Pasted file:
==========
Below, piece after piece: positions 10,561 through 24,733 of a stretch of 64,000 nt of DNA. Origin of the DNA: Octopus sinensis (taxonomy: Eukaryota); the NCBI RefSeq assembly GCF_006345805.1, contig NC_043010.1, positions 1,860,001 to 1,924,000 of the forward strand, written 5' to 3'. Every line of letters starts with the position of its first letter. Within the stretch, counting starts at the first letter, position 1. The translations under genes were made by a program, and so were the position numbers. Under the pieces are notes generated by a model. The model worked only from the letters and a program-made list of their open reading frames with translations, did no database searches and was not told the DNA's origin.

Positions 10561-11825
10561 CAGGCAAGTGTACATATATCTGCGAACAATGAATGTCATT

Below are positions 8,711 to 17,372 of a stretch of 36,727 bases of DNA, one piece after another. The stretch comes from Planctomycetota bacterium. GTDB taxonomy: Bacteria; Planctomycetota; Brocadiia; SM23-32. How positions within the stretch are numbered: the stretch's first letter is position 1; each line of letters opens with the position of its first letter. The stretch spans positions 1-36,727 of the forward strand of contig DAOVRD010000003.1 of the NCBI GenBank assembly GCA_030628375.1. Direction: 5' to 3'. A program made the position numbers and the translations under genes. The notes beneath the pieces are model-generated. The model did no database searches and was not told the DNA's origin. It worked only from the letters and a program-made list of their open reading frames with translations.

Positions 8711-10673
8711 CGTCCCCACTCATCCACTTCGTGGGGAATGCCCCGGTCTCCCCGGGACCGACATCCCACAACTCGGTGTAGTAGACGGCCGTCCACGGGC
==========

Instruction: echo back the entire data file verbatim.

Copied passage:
Below, piece after piece: positions 10,561 through 24,733 of a stretch of 64,000 nt of DNA. Origin of the DNA: Octopus sinensis (taxonomy: Eukaryota); the NCBI RefSeq assembly GCF_006345805.1, contig NC_043010.1, positions 1,860,001 to 1,924,000 of the forward strand, written 5' to 3'. Every line of letters starts with the position of its first letter. Within the stretch, counting starts at the first letter, position 1. The translations under genes were made by a program, and so were the position numbers. Under the pieces are notes generated by a model. The model worked only from the letters and a program-made list of their open reading frames with translations, did no database searches and was not told the DNA's origin.

Positions 10561-11825
10561 CAGGCAAGTGTACATATATCTGCGAACAATGAATGTCATT

Below are positions 8,711 to 17,372 of a stretch of 36,727 bases of DNA, one piece after another. The stretch comes from Planctomycetota bacterium. GTDB taxonomy: Bacteria; Planctomycetota; Brocadiia; SM23-32. How positions within the stretch are numbered: the stretch's first letter is position 1; each line of letters opens with the position of its first letter. The stretch spans positions 1-36,727 of the forward strand of contig DAOVRD010000003.1 of the NCBI GenBank assembly GCA_030628375.1. Direction: 5' to 3'. A program made the position numbers and the translations under genes. The notes beneath the pieces are model-generated. The model did no database searches and was not told the DNA's origin. It worked only from the letters and a program-made list of their open reading frames with translations.

Positions 8711-10673
8711 CGTCCCCACTCATCCACTTCGTGGGGAATGCCCCGGTCTCCCCGGGACCGACATCCCACAACTCGGTGTAGTAGACGGCCGTCCACGGGC